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San Francisco sues Trump over sanctuary cities executive order

By
Andrew V. Pestano
Demonstrators jam the international arrivals area at San Francisco International Airport on Sunday in opposition to a President Donald Trump's travel ban affecting some countries with mostly Muslim populations and his executive orders directing the construction of a wall along the border with Mexico. On Tuesday, the city of San Francisco began a separate act of defiance by filing a lawsuit on Trump over his executive order related to sanctuary cities, which threatened a funding cut-off. Photo by Terry Schmitt/UPI
Demonstrators jam the international arrivals area at San Francisco International Airport on Sunday in opposition to a President Donald Trump's travel ban affecting some countries with mostly Muslim populations and his executive orders directing the construction of a wall along the border with Mexico. On Tuesday, the city of San Francisco began a separate act of defiance by filing a lawsuit on Trump over his executive order related to sanctuary cities, which threatened a funding cut-off. Photo by Terry Schmitt/UPI | License Photo

Feb. 1 (UPI) -- San Francisco filed a lawsuit against President Donald Trump after he threatened to cut off federal funding to sanctuary cities.

Trump last week signed an executive order, in part, putting the country's local governments on notice that they would lose federal funding if they acted as sanctuary cities -- cities that do not deport undocumented immigrants despite federal law -- and if they do not cooperate with federal immigration agents.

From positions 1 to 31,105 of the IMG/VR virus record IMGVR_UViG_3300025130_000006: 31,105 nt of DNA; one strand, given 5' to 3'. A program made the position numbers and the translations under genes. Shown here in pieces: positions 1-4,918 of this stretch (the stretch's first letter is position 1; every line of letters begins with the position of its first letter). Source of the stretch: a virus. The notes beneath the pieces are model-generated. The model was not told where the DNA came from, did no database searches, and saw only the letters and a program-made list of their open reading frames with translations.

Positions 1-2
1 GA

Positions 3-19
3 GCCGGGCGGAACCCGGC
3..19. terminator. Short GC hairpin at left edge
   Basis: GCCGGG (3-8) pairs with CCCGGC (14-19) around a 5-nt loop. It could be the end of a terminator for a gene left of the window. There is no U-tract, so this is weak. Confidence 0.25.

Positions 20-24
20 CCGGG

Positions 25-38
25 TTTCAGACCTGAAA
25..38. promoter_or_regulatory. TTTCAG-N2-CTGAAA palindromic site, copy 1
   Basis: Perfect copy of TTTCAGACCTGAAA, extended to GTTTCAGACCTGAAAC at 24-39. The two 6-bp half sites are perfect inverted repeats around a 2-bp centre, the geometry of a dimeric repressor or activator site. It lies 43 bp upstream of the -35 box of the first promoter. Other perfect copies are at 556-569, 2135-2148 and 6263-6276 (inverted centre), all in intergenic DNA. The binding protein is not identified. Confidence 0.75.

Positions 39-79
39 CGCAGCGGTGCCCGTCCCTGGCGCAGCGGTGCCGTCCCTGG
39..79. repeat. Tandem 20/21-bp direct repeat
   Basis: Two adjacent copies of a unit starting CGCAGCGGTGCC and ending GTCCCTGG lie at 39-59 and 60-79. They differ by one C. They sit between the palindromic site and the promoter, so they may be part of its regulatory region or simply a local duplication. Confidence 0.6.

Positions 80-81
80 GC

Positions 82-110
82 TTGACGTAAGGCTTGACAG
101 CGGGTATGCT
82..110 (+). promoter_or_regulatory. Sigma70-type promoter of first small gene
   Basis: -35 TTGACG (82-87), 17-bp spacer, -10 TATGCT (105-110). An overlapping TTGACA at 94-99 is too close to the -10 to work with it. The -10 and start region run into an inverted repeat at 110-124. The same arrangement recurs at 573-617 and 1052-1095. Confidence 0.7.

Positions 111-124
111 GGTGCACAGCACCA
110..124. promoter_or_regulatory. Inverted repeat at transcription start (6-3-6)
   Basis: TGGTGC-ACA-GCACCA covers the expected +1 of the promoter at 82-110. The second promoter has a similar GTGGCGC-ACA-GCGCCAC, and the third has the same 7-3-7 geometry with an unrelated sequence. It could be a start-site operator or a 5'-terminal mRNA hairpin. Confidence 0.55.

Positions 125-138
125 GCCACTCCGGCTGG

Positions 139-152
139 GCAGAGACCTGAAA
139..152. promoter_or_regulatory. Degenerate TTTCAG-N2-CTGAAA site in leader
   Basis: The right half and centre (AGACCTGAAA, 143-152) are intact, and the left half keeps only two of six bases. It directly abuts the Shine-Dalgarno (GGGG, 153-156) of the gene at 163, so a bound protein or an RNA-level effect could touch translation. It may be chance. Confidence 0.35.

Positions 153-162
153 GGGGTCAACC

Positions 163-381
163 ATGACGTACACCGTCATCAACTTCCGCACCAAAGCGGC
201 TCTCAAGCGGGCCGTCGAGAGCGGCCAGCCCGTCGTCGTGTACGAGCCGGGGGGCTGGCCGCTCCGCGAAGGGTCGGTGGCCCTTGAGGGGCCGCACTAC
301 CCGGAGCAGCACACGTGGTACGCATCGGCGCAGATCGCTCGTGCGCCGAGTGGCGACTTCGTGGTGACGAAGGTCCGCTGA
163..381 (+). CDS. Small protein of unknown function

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In the lawsuit filed Tuesday, San Francisco argues Trump's orders violate the Constitution's provisions protecting state rights, which extend to cities. There are about 400 sanctuary cities and counties in the United States.

"The president's executive order is not only unconstitutional, it's un-American," San Francisco City Attorney Dennis Herrera said. "That is why we must stand up and oppose it. We are a nation of immigrants and a land of laws. We must be the 'guardians of our democracy' that President [Barack] Obama urged us all to be in his farewell address."

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Herrera said San Francisco could lose $1.2 billion a year in federal funding, which is mostly used for healthcare, nutrition and other programs for the city's poor.

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San Francisco has been a sanctuary city since 1989. Trump, Department of Homeland Security Secretary John F. Kelly and Acting U.S. Attorney General Dana J. Boente are named as defendants in the lawsuit.

"The executive order fosters an atmosphere of fear and distrust between undocumented immigrants and local government officials in San Francisco," the city's lawsuit says. "By heightening undocumented immigrants' concerns that any interaction with San Francisco officials will lead to their information being turned over to ICE, the executive order discourages undocumented immigrants from reporting crimes, seeking public health services, and otherwise engaging with San Francisco programs and services.

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The same executive order directed the DHS to begin efforts to build a wall along the U.S. border with Mexico.

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